Campaigning for decent jobs

THIS TUC this week has launched a nationwide campaign for decent jobs for the millions of people in Britain who are trapped in low-paid, insecure jobs.

Decent jobs week, from 15th to 21st December, will involve a series of events across England and Wales that will raise awareness about the plight of workers trapped low wage jobs.

There are more than 1.4 million zero-hours contracts in use, offering no steady work. Others, such as agency and casual workers, lose out on important rights and benefits. The recovery is creating new jobs but many are of poor quality. As a result, more and more people struggle to pay their rent, mortgage and heat their homes.

Women and young workers are particularly affected. For millions of people in the Britain the best Christmas present of all would be a decent, secure job that pays well. That is why the TUC is campaigning for:

Bristol Trades Union Council is one of dozens around the country that will be campaigning for decent jobs this week. BTUC’s campaign starts in Kingswood on Saturday 20th December 2014.

Why Kingswood? Because it has the country’s highest percentage of workers paid less than the Living Wage.

This trades council will be setting up a stall just outside the covered area of Kings Chase Shopping Centre, Regent Street, between Boswells Café and the Post Boxes.

The Living Wage is the least that workers need to earn to meet their basic needs, and so it is set higher than the Minimum Wage. The Living Wage outside London is £7.85 per hour, and shockingly 48 per cent of all workers in Kingswood are paid less than this, for women the figure is 56 per cent.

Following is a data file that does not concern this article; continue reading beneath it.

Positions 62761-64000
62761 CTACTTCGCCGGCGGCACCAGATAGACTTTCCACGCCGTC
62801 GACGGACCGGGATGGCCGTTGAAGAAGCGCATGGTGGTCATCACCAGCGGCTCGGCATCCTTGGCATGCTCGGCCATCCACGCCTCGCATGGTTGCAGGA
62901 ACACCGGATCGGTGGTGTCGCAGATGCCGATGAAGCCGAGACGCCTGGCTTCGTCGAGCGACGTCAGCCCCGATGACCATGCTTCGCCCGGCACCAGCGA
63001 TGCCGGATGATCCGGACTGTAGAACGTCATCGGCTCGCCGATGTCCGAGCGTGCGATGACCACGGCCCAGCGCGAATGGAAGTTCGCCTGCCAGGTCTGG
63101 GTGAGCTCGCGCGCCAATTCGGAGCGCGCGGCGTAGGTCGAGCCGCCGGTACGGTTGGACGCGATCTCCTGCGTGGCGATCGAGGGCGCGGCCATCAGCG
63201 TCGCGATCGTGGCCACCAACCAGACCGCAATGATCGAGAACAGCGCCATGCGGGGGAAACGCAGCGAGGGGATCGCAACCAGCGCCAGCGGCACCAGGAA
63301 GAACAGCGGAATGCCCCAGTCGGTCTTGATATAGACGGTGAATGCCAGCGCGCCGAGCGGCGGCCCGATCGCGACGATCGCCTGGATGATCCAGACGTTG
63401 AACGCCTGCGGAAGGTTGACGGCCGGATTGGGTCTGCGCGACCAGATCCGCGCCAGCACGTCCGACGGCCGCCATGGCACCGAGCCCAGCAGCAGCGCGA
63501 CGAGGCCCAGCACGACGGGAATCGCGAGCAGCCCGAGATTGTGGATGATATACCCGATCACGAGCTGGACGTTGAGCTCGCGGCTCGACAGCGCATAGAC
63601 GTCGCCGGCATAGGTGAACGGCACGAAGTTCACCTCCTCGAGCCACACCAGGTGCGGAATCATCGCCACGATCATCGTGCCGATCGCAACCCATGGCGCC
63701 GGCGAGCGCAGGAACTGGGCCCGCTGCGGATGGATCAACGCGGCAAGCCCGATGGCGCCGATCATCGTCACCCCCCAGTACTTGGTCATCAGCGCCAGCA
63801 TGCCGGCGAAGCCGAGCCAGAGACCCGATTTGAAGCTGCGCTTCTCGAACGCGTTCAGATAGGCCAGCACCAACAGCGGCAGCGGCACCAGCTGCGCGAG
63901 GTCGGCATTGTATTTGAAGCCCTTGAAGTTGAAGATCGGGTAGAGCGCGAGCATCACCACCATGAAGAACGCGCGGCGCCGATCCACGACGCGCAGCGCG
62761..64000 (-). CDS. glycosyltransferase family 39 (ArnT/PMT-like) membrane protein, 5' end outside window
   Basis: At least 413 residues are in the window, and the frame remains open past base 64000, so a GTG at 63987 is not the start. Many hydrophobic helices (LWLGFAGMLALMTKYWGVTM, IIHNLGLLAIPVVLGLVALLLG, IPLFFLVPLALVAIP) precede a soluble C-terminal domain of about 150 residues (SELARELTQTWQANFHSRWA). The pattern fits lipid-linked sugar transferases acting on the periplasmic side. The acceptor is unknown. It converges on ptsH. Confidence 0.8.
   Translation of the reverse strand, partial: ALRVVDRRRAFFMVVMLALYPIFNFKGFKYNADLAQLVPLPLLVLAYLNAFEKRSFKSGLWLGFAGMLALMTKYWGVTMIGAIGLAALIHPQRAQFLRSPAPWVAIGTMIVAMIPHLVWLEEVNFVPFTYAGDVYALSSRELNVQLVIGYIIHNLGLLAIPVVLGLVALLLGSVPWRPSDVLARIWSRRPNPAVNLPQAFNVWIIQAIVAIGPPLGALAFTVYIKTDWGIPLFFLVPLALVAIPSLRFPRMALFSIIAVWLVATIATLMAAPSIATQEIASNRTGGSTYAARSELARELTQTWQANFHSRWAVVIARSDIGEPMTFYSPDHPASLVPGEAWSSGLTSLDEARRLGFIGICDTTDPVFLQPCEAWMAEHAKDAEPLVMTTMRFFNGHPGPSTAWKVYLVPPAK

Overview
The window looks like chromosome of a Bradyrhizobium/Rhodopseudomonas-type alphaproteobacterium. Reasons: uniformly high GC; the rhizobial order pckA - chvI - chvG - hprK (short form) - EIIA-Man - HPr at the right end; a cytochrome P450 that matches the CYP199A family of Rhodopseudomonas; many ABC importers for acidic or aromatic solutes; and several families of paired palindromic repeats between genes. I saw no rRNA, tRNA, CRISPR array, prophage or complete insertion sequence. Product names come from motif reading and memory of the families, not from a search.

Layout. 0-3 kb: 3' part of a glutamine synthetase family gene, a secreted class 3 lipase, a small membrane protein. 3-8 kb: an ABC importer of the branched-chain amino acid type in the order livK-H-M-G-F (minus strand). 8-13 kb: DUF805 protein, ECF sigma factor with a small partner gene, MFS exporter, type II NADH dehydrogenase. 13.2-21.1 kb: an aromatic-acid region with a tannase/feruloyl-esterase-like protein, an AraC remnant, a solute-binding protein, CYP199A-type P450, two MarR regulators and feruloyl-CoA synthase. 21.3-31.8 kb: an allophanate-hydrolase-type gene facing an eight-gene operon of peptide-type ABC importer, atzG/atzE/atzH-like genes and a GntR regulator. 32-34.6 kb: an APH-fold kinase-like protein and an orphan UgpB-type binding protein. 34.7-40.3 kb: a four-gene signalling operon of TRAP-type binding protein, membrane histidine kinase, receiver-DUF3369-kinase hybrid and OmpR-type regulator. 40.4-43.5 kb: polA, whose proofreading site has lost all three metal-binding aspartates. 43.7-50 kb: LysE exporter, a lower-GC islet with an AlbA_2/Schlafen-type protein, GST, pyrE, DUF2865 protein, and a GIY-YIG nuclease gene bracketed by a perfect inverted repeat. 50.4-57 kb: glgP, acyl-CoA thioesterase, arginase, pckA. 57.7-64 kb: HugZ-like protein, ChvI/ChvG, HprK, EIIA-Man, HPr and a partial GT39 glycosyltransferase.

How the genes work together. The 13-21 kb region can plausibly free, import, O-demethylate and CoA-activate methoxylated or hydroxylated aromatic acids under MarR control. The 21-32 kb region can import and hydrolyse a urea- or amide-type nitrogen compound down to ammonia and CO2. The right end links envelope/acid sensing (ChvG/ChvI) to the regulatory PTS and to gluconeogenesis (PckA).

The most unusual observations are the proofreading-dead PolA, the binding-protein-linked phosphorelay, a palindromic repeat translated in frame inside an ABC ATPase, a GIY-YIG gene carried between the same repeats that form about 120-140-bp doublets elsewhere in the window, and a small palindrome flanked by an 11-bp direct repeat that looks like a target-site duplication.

Workers across the country are having their living standards squeezed, with workers in South Gloucestershire having had their average pay cut by 84 per cent in real terms since 2010.

This has happened because employers are exploiting the workers of Kingswood, more than anywhere else in the country, at a time when jobs are hard to come by. Bristol Trades Union Council and the TUC want to help workers in Kingswood fight for Decent Jobs.

By Decent Jobs, they mean jobs that are secure, have guaranteed hours, and pay rates on or above the Living Wage.

Where workers are organised together in a trade union they tend to get better pay and conditions.

In those shops, factories and offices where there are no trade unions, some employers can set worker against worker driving down wages with poor working conditions and at worst forcing workers into zero-hours contracts.

As part of the same campaign the Communication Workers’ union is fighting to close the loophole that are being used by employers to deny a new generation of agency workers hard won rights to equal treatment.

Workers on zero-hours contracts earn nearly £300 a week less than permanent employees, according to a new TUC report.

Average weekly earnings for zero-hour workers are £188, compared with £479 for permanent staff, found the report by union organisation the TUC.

The TUC based its report on unpublished data from the Office for National Statistics (ONS).

Zero-hours contracts mean employees work only when they are needed by employers, often at short notice. Their pay depends on how often they work. The TUC said its research also found that zero-hours workers were five times more likely to not qualify for statutory sick pay than permanent workers due to their lower level of pay.

“If the UK doesn’t create more well paid jobs with regular hours we will continue to have a two-tier workforce where many people are stuck in working poverty,” said TUC General Secretary Frances O’Grady.